Last weekend was Pro Tour Dark Ascension in Honolulu, and the new set certainly made its mark on the event. Brian Kibler took home first place with a Wolf Run Ramp deck featuring the latest addition, Huntmaster of the Fells. While this was all going on, The Escapist crew was congregating at our local hobby shop to compete and I’m proud to say that my own Wolf Run Ramp deck featured none other than the Huntmaster himself. Of course my record leaves a bit to be desired as compared to the results Kibler showed, but all the same I’m pretty pleased to have been on the cutting edge of deck tech this past weekend.
In case you’re unfamiliar with Wolf Run Ramp, it gets its name from Kessig Wolf Run, and has been putting up results basically since Kessig Wolf Run was introduced to Standard. It hasn’t seen as much consistent play as some of the other archetypes, but Wolf Run Ramp always seems to come back with a vengeance when people least expect it. The basic game plan is to ramp up mana with Rampant Growth, Sphere of the Suns, and Solemn Simulacrum to drop a turn four Primeval Titan. As long as your Titan resolves, as well as anytime he attacks, you get to fetch any two lands from your Library, often being the namesake Kessig Wolf Run and Inkmoth Nexus, or a Red mana source to power Kessig. At this point, you’ve got 8 mana on the board. This is enough to animate the Inkmoth Nexus and pump it up with Kessig Wolf Run for 4 Infect on turn five. As long as you swing with your Primeval, you’ll be getting two more lands out of it so you can swing for 6 infect the next turn. For those keeping score at home, that’s a total of 10 Poison Counters, which ends the game by turn six. Of course, that’s just one course of action for Wolf Run Ramp. Regular damage can end games just as quickly, if need be. With an unchecked Primeval Titan on turn 4, plus Kessig pumping him up, you can swing for 11 Trample on turn five and 13 Trample on turn 6, closing the game just as quickly.
Then they gave us Huntmaster of the Fells. In the current Standard environment, Vapor Snag is everywhere. Check out the Top 8 lists and you’ll see 16 Vapor Snags. This is the same showing as Snapcaster Mage and Delver of Secrets which are arguably two of the most powerful cards in the format. Unfortunately, at least for Blue players, Huntmaster of the Fells makes for a very poor Vapor Snag target. It seems to me that you’d likely have to Snag the Wolf token he creates, lest your opponent end up with extra bodies on the board and extra life to boot. In the Ramp decks here, you can easily resolve a Huntmaster on turn three, a full turn ahead of schedule which can help you catch up on board position against more aggressive strategies. He helps keep the opponent off-balance, as they’re likely going to want to cast a spell every turn to prevent him from flipping, which can help draw out bad plays. As the game goes longer, Huntmaster doesn’t really flag. Kessig Wolf Run gives you a great outlet for your mana, so you can pass the turn without casting a spell, causing Huntmaster to flip. Every time an opponent uses Snapcaster Mage he’ll flip back, and each time he flips, you gain more value.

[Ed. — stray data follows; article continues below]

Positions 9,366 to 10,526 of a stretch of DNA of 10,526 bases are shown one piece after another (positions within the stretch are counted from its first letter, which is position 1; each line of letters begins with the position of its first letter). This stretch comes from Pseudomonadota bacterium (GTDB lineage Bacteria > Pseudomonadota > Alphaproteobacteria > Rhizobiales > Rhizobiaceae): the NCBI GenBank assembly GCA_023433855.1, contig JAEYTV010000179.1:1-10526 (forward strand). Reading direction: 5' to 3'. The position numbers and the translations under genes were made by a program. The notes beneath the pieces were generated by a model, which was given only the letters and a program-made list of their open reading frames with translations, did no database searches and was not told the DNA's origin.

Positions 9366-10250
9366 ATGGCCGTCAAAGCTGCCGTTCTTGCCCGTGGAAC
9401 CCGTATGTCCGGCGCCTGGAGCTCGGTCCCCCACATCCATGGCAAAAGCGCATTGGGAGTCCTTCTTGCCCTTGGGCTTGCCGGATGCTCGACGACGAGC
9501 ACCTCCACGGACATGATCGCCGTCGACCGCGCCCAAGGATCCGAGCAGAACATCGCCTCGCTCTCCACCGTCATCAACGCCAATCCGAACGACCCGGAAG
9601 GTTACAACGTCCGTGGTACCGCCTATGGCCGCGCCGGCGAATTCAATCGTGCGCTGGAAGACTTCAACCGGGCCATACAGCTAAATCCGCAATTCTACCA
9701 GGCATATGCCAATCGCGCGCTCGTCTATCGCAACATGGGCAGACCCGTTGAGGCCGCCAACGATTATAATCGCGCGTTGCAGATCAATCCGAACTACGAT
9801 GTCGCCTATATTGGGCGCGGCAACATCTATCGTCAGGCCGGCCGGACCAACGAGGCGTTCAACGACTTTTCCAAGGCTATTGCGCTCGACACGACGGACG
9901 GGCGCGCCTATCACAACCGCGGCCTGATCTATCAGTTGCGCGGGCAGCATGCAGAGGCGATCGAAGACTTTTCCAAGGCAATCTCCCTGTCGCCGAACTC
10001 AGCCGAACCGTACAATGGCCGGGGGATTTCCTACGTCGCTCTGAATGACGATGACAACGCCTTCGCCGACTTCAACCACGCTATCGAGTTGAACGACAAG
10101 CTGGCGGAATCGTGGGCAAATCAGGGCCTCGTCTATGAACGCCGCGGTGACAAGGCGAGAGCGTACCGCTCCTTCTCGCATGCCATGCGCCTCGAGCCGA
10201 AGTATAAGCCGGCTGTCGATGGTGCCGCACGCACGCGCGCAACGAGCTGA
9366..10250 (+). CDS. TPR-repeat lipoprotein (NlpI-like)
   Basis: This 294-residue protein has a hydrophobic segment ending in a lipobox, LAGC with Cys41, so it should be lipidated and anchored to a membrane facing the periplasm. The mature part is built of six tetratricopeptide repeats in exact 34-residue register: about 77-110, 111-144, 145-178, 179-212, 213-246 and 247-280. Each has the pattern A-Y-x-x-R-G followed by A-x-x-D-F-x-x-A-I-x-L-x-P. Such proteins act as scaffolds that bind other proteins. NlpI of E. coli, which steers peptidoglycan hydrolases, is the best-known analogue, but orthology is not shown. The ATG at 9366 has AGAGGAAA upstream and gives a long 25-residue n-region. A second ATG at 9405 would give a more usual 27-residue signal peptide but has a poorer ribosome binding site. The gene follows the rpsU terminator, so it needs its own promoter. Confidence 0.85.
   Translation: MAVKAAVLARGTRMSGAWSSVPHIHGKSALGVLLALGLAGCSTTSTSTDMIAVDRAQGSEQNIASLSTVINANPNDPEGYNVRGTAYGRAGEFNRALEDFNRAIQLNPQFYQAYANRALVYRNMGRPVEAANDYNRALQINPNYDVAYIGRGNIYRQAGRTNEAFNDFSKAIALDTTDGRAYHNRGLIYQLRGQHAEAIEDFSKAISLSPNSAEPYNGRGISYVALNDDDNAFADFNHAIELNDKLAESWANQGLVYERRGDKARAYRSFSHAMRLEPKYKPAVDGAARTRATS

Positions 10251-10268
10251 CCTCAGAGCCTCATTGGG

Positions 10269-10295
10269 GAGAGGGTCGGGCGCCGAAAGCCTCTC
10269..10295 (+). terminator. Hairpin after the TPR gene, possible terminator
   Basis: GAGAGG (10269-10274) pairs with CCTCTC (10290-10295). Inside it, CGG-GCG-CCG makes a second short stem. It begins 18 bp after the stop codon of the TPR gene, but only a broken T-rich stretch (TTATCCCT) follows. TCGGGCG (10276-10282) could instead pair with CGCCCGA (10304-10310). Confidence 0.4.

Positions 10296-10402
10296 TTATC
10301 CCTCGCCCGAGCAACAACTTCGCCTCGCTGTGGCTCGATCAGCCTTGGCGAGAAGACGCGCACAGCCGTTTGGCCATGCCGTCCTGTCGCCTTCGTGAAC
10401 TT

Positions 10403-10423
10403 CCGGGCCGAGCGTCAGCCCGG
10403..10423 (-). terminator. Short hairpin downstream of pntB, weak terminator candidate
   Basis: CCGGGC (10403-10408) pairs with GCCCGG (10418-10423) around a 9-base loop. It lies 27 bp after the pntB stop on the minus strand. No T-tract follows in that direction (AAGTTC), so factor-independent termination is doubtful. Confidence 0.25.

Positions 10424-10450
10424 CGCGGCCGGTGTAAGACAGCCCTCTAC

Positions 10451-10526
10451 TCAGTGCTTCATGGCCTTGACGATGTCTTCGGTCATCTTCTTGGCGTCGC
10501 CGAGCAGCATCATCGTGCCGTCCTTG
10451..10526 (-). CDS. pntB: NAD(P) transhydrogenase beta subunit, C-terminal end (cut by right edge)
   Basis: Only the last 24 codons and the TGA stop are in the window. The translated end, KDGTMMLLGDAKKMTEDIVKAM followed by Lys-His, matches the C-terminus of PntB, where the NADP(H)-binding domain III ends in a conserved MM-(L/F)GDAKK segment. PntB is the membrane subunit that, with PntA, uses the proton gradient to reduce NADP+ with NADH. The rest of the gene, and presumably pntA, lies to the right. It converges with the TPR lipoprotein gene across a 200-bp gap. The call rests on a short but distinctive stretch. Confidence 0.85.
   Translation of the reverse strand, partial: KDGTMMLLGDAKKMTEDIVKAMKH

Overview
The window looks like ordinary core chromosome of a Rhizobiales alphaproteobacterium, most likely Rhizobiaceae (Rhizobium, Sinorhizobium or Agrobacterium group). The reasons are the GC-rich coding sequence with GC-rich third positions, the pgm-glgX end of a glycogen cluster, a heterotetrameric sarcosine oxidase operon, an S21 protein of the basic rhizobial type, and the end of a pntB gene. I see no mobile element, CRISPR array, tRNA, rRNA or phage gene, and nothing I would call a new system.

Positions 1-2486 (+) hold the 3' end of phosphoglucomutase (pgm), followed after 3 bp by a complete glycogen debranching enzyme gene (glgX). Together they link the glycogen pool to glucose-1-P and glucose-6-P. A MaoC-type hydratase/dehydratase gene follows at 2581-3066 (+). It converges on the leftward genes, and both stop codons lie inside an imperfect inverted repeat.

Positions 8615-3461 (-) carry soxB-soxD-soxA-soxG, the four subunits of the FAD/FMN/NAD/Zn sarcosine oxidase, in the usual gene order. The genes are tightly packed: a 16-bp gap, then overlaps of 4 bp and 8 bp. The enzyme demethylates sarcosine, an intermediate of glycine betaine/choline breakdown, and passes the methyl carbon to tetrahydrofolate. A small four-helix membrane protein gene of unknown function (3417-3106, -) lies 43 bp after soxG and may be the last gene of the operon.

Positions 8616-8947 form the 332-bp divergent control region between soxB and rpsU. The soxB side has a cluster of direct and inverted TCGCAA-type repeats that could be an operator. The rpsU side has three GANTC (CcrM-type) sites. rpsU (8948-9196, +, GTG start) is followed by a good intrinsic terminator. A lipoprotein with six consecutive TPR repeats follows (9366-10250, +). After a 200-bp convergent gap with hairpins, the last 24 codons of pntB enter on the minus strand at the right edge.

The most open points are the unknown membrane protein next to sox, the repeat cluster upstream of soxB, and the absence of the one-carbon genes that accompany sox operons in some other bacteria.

Huntmaster wasn’t the only Dark Ascension card to make a splash at the Pro Tour, though. Looking at the Top 8 again, you’ll probably notice the inclusion of Drogskol Captain in the Spirit/Delver lists. He couples well with Phantasmal Images, who can copy the Captain to give both the copy and the original Hexproof. Follow that up with Lingering Souls, also from Dark Ascension, and you get a small army of 3/3 Flying Hexproof Spirits. Another inclusion that I’m pleased to see is Dungeon Geists, which was included in three of the Top 8 decks. As I mentioned last week, he’s a good threat/removal combination that isn’t as weak to mass removal as the likes of Fiend Hunter. He’s higher on the mana curve, but I’d guess that most times that won’t actually hurt, since you’re probably not going to want to cast him too early anyways. As a kicker, Dungeon Geist gets Hexproof from Drogskol Captain, making him that much harder to deal with in certain builds.
Q: Does casting a spell with Flashback from your Graveyard trigger Null Profusion, allowing you to draw a card?
A: Yes. Casting a spell with Flashback from your Graveyard works just like casting it out of your hand, so it will trigger these sorts of abilities. The spell still goes on the Stack, it still resolves as normal, the only real difference is where it started and where it ends up. Instead of casting it out of your hand, you’re casting it from your Graveyard. Likewise, instead of going to your Graveyard after it resolves, it will be Exiled by the Flashback ability.
702.32a Flashback appears on some instants and sorceries. It represents two static abilities: one that functions while the card is in a player’s graveyard and the other that functions while the card is on the stack. “Flashback [cost]” means “You may cast this card from your graveyard by paying [cost] rather than paying its mana cost” and “If the flashback cost was paid, exile this card instead of putting it anywhere else any time it would leave the stack.” Casting a spell using its flashback ability follows the rules for paying alternative costs in rules 601.2b and 601.2e-g.
Question of the Week:
What steps make up the Combat Phase of a player’s turn?